Potter Stewart:

I suppose that Judge Kloeb had in mind when he said at page 46, whether there is justification for taking the time of a court because of these differences between the parties has opened the grave question.

Isn’t that sought influence to the decision in this case?

And then he refers to the causes of action as tenuous indeed based on grievances that are not waiting, isn’t it?

S.g. Lippman:

Well, of course, it is a very astonishing holding when all we have — when a union after 13 months of strike has the soul fruit of the strike as disagreement and its enforcement and then for a court to say that it is taking up too much of the court’s time to seek to enforce an agreement obtaining the reinstatement of employees to their former stations, giving the union access to the store which is the only effective means through which we could continue to make a communication, well, I — frankly, I’m in rather astonishment because in effect, he was not only saying that in his judgment, these grievances were not important.

Perhaps, they were not to him but I can assure in this honorable bench, they were of great importance to the union because as a result of their position, the agreement was unenforceable and was a scrap of paper.

And the dispute and the disruptions continued and that, of course, may have influenced his judgment but if so it is very unfortunate because he laid down at — on a basis of that a — a doctrine of far reaching importance.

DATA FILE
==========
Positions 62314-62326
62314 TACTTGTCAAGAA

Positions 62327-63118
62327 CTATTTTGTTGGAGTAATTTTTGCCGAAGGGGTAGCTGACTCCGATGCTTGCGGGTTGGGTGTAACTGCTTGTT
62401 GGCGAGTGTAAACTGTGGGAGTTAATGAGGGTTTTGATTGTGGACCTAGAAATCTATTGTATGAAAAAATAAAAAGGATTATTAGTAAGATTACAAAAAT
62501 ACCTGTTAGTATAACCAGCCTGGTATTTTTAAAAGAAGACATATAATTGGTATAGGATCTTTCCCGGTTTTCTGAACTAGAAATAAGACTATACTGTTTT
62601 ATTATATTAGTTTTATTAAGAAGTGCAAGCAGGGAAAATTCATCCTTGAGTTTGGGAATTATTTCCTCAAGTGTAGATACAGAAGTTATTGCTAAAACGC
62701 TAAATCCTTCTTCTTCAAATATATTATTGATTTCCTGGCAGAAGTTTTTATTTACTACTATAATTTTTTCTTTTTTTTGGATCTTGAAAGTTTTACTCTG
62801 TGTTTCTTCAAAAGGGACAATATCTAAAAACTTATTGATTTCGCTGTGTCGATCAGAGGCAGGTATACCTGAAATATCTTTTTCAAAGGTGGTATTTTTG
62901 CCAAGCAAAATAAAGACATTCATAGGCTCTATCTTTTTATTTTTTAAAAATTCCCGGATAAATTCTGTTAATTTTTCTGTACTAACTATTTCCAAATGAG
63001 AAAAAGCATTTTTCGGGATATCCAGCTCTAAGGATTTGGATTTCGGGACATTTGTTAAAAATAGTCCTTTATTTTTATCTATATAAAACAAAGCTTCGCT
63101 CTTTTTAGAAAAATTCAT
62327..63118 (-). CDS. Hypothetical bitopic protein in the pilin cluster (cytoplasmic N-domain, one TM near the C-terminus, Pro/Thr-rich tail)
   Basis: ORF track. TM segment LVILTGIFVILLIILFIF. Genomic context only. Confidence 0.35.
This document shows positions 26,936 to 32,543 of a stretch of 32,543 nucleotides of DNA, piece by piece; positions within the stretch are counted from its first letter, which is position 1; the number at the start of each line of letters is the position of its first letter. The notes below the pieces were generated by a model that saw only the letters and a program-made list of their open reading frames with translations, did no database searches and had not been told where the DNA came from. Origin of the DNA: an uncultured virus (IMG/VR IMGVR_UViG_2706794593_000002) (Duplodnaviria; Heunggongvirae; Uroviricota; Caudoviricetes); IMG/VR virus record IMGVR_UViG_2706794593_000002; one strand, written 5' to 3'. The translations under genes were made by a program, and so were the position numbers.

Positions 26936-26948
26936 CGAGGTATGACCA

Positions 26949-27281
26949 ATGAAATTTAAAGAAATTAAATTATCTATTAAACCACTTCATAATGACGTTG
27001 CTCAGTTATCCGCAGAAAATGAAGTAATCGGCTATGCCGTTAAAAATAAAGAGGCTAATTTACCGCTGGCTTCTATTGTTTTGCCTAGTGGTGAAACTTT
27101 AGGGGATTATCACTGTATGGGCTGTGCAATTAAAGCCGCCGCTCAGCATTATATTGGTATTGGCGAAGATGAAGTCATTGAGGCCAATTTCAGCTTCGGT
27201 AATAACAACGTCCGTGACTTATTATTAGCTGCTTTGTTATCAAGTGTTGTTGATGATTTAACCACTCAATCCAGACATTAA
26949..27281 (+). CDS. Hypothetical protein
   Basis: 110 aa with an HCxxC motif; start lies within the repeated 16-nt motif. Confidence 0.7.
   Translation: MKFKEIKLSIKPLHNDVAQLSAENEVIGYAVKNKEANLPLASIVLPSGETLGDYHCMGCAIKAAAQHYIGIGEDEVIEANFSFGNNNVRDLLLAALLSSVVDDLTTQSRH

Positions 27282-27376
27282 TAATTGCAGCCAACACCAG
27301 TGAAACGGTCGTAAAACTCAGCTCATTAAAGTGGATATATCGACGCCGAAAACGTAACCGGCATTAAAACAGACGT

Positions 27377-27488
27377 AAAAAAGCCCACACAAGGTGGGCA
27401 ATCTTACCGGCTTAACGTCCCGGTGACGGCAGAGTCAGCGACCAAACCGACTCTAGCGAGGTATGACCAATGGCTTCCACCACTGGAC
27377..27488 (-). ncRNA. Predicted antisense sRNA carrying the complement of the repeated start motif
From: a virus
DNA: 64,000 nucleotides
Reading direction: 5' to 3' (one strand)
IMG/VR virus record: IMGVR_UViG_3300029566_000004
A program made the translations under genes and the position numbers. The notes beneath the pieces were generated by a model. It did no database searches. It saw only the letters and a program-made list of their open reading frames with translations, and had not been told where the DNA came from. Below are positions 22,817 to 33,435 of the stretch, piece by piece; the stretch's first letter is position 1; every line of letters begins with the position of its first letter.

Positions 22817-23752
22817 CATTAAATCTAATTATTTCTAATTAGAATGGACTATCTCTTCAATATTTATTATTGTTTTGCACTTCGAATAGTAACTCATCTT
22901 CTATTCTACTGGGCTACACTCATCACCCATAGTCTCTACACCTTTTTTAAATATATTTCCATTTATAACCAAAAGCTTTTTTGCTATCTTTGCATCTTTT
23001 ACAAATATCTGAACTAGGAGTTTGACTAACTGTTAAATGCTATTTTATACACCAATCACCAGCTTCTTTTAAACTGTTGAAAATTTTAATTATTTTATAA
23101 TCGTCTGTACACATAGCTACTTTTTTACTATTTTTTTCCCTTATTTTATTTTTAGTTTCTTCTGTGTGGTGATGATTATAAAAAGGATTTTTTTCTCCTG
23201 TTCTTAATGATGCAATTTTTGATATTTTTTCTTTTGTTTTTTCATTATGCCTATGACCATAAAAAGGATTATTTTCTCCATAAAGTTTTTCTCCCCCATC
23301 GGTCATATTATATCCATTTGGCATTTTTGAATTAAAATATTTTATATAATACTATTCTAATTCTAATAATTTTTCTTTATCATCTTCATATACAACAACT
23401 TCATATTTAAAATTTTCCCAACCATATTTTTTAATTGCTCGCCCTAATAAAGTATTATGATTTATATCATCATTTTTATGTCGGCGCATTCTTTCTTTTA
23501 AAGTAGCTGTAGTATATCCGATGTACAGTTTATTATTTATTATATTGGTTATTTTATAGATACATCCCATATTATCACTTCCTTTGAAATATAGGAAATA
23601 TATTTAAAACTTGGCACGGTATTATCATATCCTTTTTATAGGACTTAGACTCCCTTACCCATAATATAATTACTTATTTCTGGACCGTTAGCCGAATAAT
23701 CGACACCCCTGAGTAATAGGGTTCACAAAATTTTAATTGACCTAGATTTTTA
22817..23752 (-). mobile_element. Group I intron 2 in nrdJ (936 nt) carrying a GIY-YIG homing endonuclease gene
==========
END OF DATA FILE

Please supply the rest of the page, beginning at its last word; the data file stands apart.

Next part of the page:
I was, to continue my discussion, Mr. Justice Stewart.

I pointed out the — what appears to be the rationale of the court.

I think it is plain that the court in that rationale was in serious error because the phrase which he relies upon is in no way a limitation on the jurisdiction of the court, but is the basis under which Congress regulates labor relations.

S.g. Lippman:

It is the interstate aspect under which Congress could take hold of the dispute, under which Congress could enact 301.

It of course says representing employees in an industry affecting commerce as defined in this chapter and so, it obviously was no way any jurisdiction of limitation.

If I might, perhaps, speak a little harsh, I might say if one were to take that very same interpretation and go to Section 301 (b) which is the following section which sets of the procedural aspects — some — in some procedural aspects under 301, there it provides that a labor union shall be responsible for the acts of their agents and it uses the same precise language, representing employees in an industry affecting commerce.

If the Court were to — if the Court’s interpretation would’ve — were to prevail, that would mean that labor unions would not be responsible for the acts of their agents except in a situation involving a collective bargaining agreement and where the union is acknowledged and certified bargaining representative.